Get in touch with us today! Call us toll-free at 1.866.754.4111 or email us at [email protected] Close button
Web Design Kitchener Waterloo Guelph Cambridge AODA Development
This is a headshot of Rob Matlow.

As of July 1, 2014, Canada's Anti-Spam Legislation (CASL) will come into effect. Are you ready? Do you know what it is and how it will impact you?


I am not going to attempt to reproduce the entire interpretation of the legislation in this blog. First, it would be the largest blog post in history and second, I am not a lawyer. This blog post is not intended to be official advice on CASL but to give you a few things to start thinking about and to encourage you to find out how it will affect your organization.


CASL applies to any individual or organization in Canada who sends e-mails, texts, social media messages or any other form of electronic communications to a recipient, regardless of whether they are a business, consumer or individual.


You Need Consent:

In order to safely message people, you need their consent. There are 2 types of consent, express and implied. 


Implied consent may be time-limited. For example, you have 6 months to follow up on a customer inquiry.


Express consent means you can continue to message the person until they request otherwise but it is an opt-in process. This means they must agree to you emailing them.


What Are The Exceptions?

  • If you have a relationship with a business you can send messages if it concerns the activities of the business.
  • Message sent internally in a business that is related to the activities of the business is allowed.
  • Messages related to legal obligations such as product recalls or to enforce a right are allowed.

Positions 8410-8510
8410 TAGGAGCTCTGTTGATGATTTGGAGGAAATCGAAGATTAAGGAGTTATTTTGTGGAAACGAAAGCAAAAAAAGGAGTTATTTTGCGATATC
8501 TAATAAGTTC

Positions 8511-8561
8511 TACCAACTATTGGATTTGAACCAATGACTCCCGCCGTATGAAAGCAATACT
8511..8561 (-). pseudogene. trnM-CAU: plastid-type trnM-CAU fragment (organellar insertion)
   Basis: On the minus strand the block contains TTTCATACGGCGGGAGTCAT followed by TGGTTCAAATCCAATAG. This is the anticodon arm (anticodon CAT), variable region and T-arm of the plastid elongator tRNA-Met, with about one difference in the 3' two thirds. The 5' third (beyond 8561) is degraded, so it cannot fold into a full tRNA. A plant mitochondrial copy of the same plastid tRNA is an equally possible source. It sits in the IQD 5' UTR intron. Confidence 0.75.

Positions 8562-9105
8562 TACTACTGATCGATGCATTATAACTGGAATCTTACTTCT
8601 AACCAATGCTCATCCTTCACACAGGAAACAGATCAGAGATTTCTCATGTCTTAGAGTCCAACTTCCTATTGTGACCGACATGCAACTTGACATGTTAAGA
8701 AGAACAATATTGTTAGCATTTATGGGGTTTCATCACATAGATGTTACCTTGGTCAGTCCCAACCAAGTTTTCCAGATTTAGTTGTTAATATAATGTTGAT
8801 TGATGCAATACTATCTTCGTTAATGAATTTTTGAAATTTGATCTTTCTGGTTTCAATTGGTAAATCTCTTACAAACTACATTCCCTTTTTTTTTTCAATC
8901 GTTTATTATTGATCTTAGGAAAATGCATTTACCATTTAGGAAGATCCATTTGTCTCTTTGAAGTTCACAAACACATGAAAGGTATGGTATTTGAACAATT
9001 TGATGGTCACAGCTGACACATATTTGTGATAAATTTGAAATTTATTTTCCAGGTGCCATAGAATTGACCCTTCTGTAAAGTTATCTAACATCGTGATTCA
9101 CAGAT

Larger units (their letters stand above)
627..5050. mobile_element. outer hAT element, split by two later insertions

• Referrals and consumer inquiries are allowed.
  • Canadian registered charities and political parties have limited exemptions for certain purposes.
  • You are allowed to send messages to personal and family relationships.
  • You can send messages to people who you have an existing non-business relationship.

What are the consequences?

  • Fines up to $10 million per violation for companies and up to $1 million per violation for individuals.
  • Liability on companies for violations of their employees and agents.
  • Corporate officers and directors can be held personally liable.
  • As of 2017, class action lawsuits will be allowed against violators.

For more information about the legislation please visit


Subscribe to this Blog Like on Facebook Tweet this! Share on LinkedIn


Rob Matlow
June 6, 2024
Show Rob's Posts
Jackie Graves
June 6, 2024
Show Jackie's Posts
Sanj Rajput
May 23, 2024
Show Sanj's Posts
Melissa Yates
February 27, 2024
Show Melissa's Posts
Amanda Turner
February 20, 2024
Show Amanda's Posts
Alina Litvinenko
February 6, 2024
Show Alina's Posts
Tabitha Doyle
January 30, 2024
Show Tabitha's Posts
Christine Votruba
August 29, 2023
Show Christine's Posts
Sean Sanderson
December 19, 2022
Show Sean's Posts
Haley Burton
December 7, 2021
Show Haley's Posts
Generic Administrator
December 3, 2021
Show Generic's Posts
Colleen Legge
November 26, 2021
Show Colleen's Posts
Sean McParland
August 20, 2021
Show Sean's Posts
Matt Stern
July 16, 2019
Show Matt's Posts
Sean Legge
June 28, 2019
Show Sean's Posts
Todd Hannigan
November 13, 2018
Show Todd's Posts